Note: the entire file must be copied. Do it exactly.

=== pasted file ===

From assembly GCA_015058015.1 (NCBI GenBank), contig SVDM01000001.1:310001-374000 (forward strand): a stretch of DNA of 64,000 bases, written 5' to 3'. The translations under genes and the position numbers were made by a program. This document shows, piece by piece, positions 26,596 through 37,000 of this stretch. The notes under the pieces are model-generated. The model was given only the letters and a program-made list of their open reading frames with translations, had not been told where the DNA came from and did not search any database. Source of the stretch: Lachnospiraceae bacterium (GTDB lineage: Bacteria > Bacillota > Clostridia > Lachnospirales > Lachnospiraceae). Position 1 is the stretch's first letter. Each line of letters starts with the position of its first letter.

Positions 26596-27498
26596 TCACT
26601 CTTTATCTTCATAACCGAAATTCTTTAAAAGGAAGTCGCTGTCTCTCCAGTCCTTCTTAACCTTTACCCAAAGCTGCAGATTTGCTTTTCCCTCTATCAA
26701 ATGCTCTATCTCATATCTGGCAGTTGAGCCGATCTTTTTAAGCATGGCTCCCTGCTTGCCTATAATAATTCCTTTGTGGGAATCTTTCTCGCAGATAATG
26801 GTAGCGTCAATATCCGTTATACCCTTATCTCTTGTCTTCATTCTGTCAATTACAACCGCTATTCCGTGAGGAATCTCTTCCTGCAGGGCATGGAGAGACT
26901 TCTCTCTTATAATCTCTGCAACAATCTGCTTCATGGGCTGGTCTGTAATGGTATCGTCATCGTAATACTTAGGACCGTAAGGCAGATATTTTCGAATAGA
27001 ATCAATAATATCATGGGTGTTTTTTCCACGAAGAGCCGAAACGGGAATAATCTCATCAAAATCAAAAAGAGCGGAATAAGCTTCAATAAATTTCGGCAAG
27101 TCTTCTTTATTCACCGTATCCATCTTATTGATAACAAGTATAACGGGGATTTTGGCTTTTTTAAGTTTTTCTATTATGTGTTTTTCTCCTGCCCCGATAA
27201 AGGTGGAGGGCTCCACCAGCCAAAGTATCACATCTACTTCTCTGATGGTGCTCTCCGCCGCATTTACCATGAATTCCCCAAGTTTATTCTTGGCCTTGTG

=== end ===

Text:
From assembly GCA_015058015.1 (NCBI GenBank), contig SVDM01000001.1:310001-374000 (forward strand): a stretch of DNA of 64,000 bases, written 5' to 3'. The translations under genes and the position numbers were made by a program. This document shows, piece by piece, positions 26,596 through 37,000 of this stretch. The notes under the pieces are model-generated. The model was given only the letters and a program-made list of their open reading frames with translations, had not been told where the DNA came from and did not search any database. Source of the stretch: Lachnospiraceae bacterium (GTDB lineage: Bacteria > Bacillota > Clostridia > Lachnospirales > Lachnospiraceae). Position 1 is the stretch's first letter. Each line of letters starts with the position of its first letter.

Positions 26596-27498
26596 TCACT
26601 CTTTATCTTCATAACCGAAATTCTTTAAAAGGAAGTCGCTGTCTCTCCAGTCCTTCTTAACCTTTACCCAAAGCTGCAGATTTGCTTTTCCCTCTATCAA
26701 ATGCTCTATCTCATATCTGGCAGTTGAGCCGATCTTTTTAAGCATGGCTCCCTGCTTGCCTATAATAATTCCTTTGTGGGAATCTTTCTCGCAGATAATG
26801 GTAGCGTCAATATCCGTTATACCCTTATCTCTTGTCTTCATTCTGTCAATTACAACCGCTATTCCGTGAGGAATCTCTTCCTGCAGGGCATGGAGAGACT
26901 TCTCTCTTATAATCTCTGCAACAATCTGCTTCATGGGCTGGTCTGTAATGGTATCGTCATCGTAATACTTAGGACCGTAAGGCAGATATTTTCGAATAGA
27001 ATCAATAATATCATGGGTGTTTTTTCCACGAAGAGCCGAAACGGGAATAATCTCATCAAAATCAAAAAGAGCGGAATAAGCTTCAATAAATTTCGGCAAG
27101 TCTTCTTTATTCACCGTATCCATCTTATTGATAACAAGTATAACGGGGATTTTGGCTTTTTTAAGTTTTTCTATTATGTGTTTTTCTCCTGCCCCGATAA
27201 AGGTGGAGGGCTCCACCAGCCAAAGTATCACATCTACTTCTCTGATGGTGCTCTCCGCCGCATTTACCATGAATTCCCCAAGTTTATTCTTGGCCTTGTG